Ambassador Cameron Munter emphasised in a news conference at the US embassy that Pakistan's tackling of the militant sanctuaries on the Pakistan side of the border - considered crucial for stabilising Afghanistan - was a matter of capacity and not of will.
“Yes, I believe that,” he said when asked whether the United States believed the Pakistanis were sincere about going after the safe havens used by militants for years as places to rest and re-arm after carrying out attacks on Western forces.
Munter spoke a day after the White House unveiled a review of President Barack Obama's year-old strategy to pour an additional 30,000 US troops into Afghanistan in an effort to check Taliban momentum and allow for a gradual drawdown of combat troops starting in mid-2011.
A five-page unclassified summary of the review said foreign forces had made “notable operational gains” in Afghanistan, but reported uneven progress in Pakistan, whose border areas are widely seen as the main obstacle to Obama's strategy succeeding because of the free flow of militants into Afghanistan.
Pakistan has about 140,000 troops on its western border with Afghanistan involved in several operations against Pakistani militants bent on overthrowing the government in Islamabad.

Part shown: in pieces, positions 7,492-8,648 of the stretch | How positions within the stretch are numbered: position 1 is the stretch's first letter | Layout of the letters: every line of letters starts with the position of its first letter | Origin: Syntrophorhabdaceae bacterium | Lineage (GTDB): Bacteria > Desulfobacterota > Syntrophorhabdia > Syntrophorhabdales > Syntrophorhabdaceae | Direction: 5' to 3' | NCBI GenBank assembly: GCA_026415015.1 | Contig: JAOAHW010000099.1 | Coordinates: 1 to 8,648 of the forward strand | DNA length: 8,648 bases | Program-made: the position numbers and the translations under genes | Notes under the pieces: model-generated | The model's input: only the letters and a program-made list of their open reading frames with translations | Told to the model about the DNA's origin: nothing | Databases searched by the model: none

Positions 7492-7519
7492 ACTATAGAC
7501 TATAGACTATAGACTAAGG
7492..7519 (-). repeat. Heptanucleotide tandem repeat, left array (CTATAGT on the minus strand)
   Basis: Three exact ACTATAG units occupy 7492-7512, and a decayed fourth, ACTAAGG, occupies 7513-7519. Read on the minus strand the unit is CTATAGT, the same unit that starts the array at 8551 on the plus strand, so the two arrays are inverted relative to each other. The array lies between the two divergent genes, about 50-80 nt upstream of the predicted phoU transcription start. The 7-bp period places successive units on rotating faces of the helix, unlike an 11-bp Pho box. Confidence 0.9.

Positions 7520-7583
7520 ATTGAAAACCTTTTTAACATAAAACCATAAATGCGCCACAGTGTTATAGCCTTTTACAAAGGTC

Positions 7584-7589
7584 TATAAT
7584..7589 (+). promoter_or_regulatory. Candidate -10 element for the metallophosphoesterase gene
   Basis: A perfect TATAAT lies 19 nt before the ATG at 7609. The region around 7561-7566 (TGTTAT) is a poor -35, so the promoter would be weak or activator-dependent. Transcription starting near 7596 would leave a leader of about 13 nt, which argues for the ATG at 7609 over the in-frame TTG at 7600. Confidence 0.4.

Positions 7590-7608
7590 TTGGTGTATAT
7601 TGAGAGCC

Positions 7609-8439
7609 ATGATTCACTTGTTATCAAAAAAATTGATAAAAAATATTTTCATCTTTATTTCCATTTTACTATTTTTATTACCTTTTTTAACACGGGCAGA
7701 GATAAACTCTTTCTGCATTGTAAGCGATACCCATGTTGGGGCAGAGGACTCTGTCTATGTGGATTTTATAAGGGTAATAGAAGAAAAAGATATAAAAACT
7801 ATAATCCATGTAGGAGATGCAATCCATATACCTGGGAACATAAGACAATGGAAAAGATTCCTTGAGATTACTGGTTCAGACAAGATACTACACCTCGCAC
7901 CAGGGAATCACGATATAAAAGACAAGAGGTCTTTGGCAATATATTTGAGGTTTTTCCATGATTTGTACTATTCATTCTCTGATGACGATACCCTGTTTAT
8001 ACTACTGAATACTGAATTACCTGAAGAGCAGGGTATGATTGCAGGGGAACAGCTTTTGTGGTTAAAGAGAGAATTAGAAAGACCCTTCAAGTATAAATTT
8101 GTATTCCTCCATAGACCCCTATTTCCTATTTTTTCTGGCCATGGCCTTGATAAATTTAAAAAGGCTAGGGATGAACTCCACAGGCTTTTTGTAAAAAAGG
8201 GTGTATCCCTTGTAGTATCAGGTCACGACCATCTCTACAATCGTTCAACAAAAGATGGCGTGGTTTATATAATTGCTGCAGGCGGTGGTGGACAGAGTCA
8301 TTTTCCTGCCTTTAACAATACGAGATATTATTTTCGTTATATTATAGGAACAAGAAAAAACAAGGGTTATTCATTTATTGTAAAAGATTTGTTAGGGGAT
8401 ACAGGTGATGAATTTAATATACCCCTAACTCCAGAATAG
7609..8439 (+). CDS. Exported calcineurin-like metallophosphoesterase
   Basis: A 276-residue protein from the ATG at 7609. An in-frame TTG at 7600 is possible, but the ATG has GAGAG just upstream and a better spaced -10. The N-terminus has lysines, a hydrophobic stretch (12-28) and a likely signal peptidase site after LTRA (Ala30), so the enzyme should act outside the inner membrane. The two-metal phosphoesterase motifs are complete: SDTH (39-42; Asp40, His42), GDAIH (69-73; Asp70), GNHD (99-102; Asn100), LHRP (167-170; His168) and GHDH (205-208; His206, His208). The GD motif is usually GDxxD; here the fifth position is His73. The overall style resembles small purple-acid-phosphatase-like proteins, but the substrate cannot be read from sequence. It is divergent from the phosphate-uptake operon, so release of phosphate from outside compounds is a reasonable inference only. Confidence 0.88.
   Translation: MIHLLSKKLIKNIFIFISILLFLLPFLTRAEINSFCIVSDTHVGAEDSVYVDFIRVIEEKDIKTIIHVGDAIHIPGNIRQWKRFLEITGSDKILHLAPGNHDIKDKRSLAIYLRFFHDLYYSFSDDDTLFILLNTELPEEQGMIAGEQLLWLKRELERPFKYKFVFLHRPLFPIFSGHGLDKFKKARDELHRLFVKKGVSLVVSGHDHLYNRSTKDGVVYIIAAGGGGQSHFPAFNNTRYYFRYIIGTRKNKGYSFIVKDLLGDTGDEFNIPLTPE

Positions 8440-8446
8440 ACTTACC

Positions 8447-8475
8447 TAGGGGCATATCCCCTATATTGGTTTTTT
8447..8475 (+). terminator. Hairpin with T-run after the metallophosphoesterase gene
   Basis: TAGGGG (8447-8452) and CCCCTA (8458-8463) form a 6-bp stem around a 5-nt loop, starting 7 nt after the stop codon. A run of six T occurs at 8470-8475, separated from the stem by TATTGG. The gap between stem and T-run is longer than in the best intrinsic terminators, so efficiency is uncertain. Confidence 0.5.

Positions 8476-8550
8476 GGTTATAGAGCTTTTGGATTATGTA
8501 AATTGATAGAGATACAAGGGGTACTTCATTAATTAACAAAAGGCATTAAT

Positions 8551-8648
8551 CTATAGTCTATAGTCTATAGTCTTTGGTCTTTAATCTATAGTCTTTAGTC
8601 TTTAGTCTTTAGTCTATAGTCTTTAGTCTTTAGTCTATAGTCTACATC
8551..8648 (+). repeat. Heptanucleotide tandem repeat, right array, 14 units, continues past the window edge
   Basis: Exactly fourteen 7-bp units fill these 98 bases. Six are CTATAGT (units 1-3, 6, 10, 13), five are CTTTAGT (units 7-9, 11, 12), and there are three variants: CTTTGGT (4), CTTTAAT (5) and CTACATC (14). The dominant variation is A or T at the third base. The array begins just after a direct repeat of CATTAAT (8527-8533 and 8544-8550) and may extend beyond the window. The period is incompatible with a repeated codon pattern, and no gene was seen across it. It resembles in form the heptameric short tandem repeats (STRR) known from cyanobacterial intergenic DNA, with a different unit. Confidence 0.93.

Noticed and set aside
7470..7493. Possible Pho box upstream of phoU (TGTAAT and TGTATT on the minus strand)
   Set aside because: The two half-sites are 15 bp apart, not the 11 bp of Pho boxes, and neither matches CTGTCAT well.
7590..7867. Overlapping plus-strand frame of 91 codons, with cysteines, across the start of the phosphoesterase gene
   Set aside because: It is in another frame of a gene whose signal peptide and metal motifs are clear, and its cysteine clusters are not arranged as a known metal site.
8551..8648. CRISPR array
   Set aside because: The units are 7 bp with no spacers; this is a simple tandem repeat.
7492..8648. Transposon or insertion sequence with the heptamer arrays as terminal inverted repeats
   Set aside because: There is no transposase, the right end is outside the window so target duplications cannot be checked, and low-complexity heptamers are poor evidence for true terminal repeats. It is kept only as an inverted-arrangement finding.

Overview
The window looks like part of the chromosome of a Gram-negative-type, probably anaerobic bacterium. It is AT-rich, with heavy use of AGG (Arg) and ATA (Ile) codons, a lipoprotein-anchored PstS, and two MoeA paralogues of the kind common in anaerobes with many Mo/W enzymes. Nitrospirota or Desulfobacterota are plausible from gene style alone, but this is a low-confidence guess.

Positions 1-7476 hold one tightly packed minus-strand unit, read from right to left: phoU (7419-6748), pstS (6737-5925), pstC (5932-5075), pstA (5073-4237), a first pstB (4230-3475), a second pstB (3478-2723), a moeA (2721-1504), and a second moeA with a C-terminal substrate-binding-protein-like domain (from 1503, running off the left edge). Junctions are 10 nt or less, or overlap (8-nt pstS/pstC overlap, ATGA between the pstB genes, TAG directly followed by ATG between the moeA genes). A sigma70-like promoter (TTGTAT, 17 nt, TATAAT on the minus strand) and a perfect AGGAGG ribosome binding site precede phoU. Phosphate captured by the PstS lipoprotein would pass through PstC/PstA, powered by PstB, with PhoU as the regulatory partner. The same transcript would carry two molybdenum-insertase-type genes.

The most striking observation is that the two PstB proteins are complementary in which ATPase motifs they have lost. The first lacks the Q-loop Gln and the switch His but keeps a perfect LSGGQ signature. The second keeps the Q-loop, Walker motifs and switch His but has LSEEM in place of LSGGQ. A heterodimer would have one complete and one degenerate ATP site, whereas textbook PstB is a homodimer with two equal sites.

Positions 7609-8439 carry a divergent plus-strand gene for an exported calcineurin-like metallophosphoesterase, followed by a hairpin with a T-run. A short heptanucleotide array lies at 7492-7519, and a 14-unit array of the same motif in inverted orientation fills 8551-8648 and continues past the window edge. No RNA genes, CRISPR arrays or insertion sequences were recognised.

But Pakistan has been reluctant to go into North Waziristan, often called the epicentre of global jihadism, because it says it needs to consolidate gains made elsewhere before it can tackle the rugged territory that is thought to be a base for some members of the Afghan insurgency and al Qaeda.
“There is a great amount of capacity being used at holding the ground the Pakistani Army has won at great cost,” said Munter.
US Defense Secretary Robert Gates said on Thursday that Pakistan needed to do more to control the flow of extremists along its porous border with Afghanistan. Pakistan says it will invade North Waziristan, but on its own schedule.
On one hand, officials in Washington say Pakistan has to do more to go after groups such as the Haqqanis. On the other, Munter and other officials are publicly reluctant to press too much because Pakistan could make life difficult for Nato, as it did in October when it closed down a vital supply route for 10 days because of a coalition helicopter incursion that killed two Pakistani troops.
“We would like them to move tomorrow, we would like them to take out these people tomorrow,” said Munter. “But we understand they're telling us honestly about the capacity of their military, and when they are able, we are convinced they will move in.”